I was asked a question today on Facebook about the finishing topcoats I use when reinventing and restoring furniture and home decor pieces. Today, I want to share with you the products I use on our projects! Let’s jump right in!
My Fave Painting Products
Let me start off by mentioning the paint products that are my favorites. Miss Mustard Seed Milk Paint is definitely one of my favorite milk paints to use. I was drawn in by the colors that this line carries. The colors have a vintage, old-world feel to them. Colors like Aviary, a smoky blue, and Tricycle, a deep red just to name a few.
My other favorite paint is General Finishes Milk Paint. It is an acrylic paint that resembles old-fashioned milk paint. It can be used for interior and exterior projects and does not need a topcoat. Although, sometimes I use one :). It is also water-based so cleaning is super easy!
MMS Hemp Oil
This antique small school desk was painted in Miss Mustard Seed Tricycle Milk Paint. You can read the full post here. To continue the authentic age and patina of the piece, I used MMS Hemp Oil to seal the milk paint. Knowing that this desk would probably be used for decorative purposes in someone’s home and not as an actual desk, I wasn’t concerned about wear and tear on the piece.
Hemp oil is applied with a brush and the excess is wiped off with a lint-free cloth like a microfiber cloth. It cures to a matte luster that helps to maintain the authentic look of the piece.
**Hemp Oil does not work with General Finishes Milk Paint. It is made to soak into the wood and since GF Milk Paint is an acrylic-based paint, doesn’t allow for that to happen.
GF High Performance
General Finishes Milk Paint is an acrylic paint that mimics the look of traditional milk paint but has the durability of a modern finish. It doesn’t need to have a topcoat but sometimes I choose to top coat it anyway. As I said, it really depends on the piece and the use it will get.
The final use of a piece determines which finish I choose. This mid-century china cabinet is bound to get some use and possible wear and tear as dishes are placed on and off the shelves. I decided to use General Finishes High Performance in Flat over the GF Milk Paint I used to paint the piece.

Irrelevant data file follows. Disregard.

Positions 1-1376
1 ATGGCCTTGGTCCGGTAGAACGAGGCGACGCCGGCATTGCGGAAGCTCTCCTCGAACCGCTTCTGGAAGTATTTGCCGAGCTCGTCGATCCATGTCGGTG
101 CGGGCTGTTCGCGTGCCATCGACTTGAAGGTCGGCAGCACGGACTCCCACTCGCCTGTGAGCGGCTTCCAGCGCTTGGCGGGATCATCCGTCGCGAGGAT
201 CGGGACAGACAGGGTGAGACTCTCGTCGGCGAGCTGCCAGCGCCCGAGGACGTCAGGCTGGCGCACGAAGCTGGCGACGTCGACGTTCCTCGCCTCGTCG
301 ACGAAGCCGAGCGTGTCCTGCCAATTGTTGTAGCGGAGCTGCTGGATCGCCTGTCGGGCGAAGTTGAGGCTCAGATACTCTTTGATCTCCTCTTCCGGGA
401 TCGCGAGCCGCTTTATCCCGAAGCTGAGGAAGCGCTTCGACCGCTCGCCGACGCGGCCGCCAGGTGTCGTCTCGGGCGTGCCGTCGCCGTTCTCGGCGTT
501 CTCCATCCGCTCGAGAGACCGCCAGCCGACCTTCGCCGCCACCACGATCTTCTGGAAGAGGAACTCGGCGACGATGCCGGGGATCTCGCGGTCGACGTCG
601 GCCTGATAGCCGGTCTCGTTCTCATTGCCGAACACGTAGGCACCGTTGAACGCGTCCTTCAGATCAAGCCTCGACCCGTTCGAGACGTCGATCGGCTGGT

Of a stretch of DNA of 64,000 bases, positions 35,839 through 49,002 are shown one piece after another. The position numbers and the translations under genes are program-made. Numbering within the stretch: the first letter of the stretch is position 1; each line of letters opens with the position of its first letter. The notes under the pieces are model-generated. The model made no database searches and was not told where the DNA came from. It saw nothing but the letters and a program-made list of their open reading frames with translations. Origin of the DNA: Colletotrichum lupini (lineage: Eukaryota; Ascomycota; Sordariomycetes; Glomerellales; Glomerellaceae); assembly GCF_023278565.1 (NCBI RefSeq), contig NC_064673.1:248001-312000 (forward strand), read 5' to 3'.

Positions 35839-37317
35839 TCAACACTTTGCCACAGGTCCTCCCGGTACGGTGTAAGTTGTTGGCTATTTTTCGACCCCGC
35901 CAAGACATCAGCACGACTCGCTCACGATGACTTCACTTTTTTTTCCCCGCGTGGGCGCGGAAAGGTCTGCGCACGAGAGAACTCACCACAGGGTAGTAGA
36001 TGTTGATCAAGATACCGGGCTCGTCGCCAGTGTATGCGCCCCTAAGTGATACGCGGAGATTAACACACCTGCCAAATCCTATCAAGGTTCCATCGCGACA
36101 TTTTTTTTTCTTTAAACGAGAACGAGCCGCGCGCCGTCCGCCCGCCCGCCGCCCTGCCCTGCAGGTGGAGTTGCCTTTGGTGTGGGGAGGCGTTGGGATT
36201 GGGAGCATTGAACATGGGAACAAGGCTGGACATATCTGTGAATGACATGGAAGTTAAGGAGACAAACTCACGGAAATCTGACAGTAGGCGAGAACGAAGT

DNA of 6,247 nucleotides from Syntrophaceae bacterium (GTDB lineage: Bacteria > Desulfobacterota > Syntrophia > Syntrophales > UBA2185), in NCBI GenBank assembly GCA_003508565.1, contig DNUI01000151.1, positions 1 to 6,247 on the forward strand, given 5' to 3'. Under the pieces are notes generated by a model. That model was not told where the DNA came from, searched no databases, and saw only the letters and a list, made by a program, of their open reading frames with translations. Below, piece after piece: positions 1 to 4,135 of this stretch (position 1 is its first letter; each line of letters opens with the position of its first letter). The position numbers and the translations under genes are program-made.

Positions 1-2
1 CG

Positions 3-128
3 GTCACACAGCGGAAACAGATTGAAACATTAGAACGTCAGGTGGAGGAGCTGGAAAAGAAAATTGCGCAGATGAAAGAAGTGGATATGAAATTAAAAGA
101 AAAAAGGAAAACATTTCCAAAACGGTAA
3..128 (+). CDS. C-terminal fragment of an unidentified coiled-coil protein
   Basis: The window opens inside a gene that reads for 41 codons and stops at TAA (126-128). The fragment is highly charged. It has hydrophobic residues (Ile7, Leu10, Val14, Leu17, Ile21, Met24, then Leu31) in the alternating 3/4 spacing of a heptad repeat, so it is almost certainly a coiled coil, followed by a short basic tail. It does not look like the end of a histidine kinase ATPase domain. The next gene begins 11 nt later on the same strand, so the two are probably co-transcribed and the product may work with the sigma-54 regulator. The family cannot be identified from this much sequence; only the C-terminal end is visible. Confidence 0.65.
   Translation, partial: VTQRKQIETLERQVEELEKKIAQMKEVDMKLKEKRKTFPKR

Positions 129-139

The product looks milky white but dries clear. The Flat finish creates the look of a hand-rubbed finish and provides strong durability.
I also love the Flat Out Flat that General Finishes offers. It dries to a super flat finish! I used it for added protection on this coat rack we reinvented from antique built-in mirror we found at a farm sale. It has held up very nicely and the piece looks like it has been around for years with its time-worn look.
General Finishes also carries a clear coat for outdoors called Exterior 450. We love using this for our items that will be in the great outdoors!
While I am on the subject of topcoats, I thought I should give spray topcoats a mention. I like to use Rustoleum 2X Clear in a Matte or Satin on items like this typewriter stand. It has lots of little spaces that would be difficult to reach with a paintbrush. The spray can get into all the nooks and crannies.
The metal stand is painted in a custom mix of MMS Milk Paint using Farmhouse White and Schloss.
General Finishes High Performance and Minwax Polycrylic are both water-based so clean-up is easy. That’s a big plus for me!
In the past, I have used wax to finish my pieces. Even though these are not the trendy waxes in today’s world of furniture painting and refinishing, Minwax Paste Finishing Wax is a product that my hubby used on the wood gymnasium floor of the school our children went to. **Sidenote- to help with tuition costs, he cleaned the gym floor weekly and waxed that floor twice a year. He used this product because it can withstand the torture that kids can put on a gym floor!
Briwax offers many colors and is a wax I have used to age a piece. I have mixed the two to soften the dark, rich color of the Briwax. If you choose to age a piece with dark wax, be sure to apply a coat of the natural colored wax first!!
I have steered away from waxes for a couple of reasons, arthritis in my hands being the main one. The wax is applied with a stiff brush and then buffed with a cloth or #0000 steel wool. I realize steel wool is not the traditional method for buffing, but it is much quicker and creates a beautiful feel and look to the piece. The downside is that I am using my hands more than my arthritis likes 🙂
I have even used it on metal items like this copper teapot. It really is a beautiful finish.
BTW, I have considered using Miss Mustard Seed wax products and I will be sure to let you know what I think of it!
Check out the patent date on that teapot! May 17, 1898!!
Well, that’s a wrap!
I hope you found this information helpful! And I want to say a special thanks to my Facebook follower who asked about what topcoats I use! She inspired this post!
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